TEHRAN, Iran (AP) -- Iran's President Hasan Rouhani says his country will accept anyone as ruler of Syria who is elected by the Syrian people, the official news agency reported Monday.
His remarks carried by IRNA do not signal any change of policy on Syria but mark a shift of emphasis from comments by other Iranian leaders, which have often stressed Iran's support for its ally, Syrian President Bashar Assad, and blamed the West and Israel for the rebellion against him.
"Whoever Syrian citizens vote for to rule their country, we'll agree with it," Rouhani was quoted as telling commanders of the powerful Revolutionary Guard.
Syria plans a presidential election in 2014, but few in the opposition take the vote seriously or believe it can be held amid the country's civil war.
Opposition groups say they oppose all negotiation with Assad's government unless it is aimed at his giving up power.
Rouhani was elected in June promising a more diplomatic approach to the West in negotiations over its nuclear program, which the U.S. and its allies say is aimed at weapons development. Iran says the program is for peaceful purposes.
The new president has stated however that Iran will not give up its right to disputed nuclear activities, nor has he suggested any major rethinking of Iran's alliance with Damascus. Key nuclear and security matters are under the control of the country's Supreme Leader Ayatollah Ali Khamenei and institutions that answer directly to him, including the Revolutionary Guard.
Syria's opposition says the Guard is directly involved in the war on Assad's side. Iran denies this.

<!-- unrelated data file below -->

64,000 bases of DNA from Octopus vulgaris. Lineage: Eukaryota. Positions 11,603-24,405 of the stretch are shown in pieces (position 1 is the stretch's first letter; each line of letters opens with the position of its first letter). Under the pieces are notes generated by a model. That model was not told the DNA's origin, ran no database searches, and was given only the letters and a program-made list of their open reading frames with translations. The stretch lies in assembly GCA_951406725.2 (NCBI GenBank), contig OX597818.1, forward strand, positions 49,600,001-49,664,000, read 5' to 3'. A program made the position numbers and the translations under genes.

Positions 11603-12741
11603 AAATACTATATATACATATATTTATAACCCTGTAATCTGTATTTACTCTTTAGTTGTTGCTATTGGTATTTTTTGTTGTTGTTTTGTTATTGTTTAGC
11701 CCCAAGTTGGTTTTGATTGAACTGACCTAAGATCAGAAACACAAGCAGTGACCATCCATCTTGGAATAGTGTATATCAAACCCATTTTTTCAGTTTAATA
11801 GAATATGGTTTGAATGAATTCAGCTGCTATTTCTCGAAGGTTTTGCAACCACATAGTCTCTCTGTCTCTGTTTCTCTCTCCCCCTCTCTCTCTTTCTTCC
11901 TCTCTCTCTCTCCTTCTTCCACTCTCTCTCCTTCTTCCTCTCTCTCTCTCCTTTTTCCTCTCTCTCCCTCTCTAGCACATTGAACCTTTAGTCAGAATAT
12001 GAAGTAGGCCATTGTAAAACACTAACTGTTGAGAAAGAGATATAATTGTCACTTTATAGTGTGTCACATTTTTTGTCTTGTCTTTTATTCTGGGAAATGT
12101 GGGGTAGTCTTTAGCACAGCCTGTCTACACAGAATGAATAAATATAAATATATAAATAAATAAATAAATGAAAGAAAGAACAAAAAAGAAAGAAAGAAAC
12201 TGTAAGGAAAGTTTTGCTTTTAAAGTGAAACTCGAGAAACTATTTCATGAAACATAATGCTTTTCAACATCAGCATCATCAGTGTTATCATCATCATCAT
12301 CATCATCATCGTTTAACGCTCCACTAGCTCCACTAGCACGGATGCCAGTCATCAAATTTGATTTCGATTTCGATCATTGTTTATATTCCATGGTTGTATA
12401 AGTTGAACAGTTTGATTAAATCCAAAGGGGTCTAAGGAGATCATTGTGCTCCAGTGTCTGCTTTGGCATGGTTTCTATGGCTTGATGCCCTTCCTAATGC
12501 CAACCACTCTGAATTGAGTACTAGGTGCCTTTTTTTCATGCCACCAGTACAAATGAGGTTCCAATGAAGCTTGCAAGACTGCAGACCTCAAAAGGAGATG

"The Guards do not seek military domination over the region," Rouhani said. "It is a mistake by the West, which thinks Iran is after military domination over the region."
He called on the U.S. military, which has bases in the Persian Gulf, to pull out of the region. "You, the unsolicited guest in our region, leave the region and then you will see that it becomes heaven."
On Monday Iran's Foreign Minister Mohammad Javad Zarif said his country is ready to "resolve the nuclear issue, if the West is serious." He said Tehran was willing to "build trust" with Washington.
"We are suffering from lack of mutual trust," Zarif told Lebanese news TV channel al-Mayadeen.
Rouhani and Zarif plan to attend the U.N. General Assembly in New York later in September. Rouhani has suggested it may be an opportunity to move forward in nuclear talks.
In the same meeting, Guard commander Gen. Mohammad Ali Jafari said, "So far, the enemies' plot for military intervention in Syria has failed. We are hopeful this will continue until the end."
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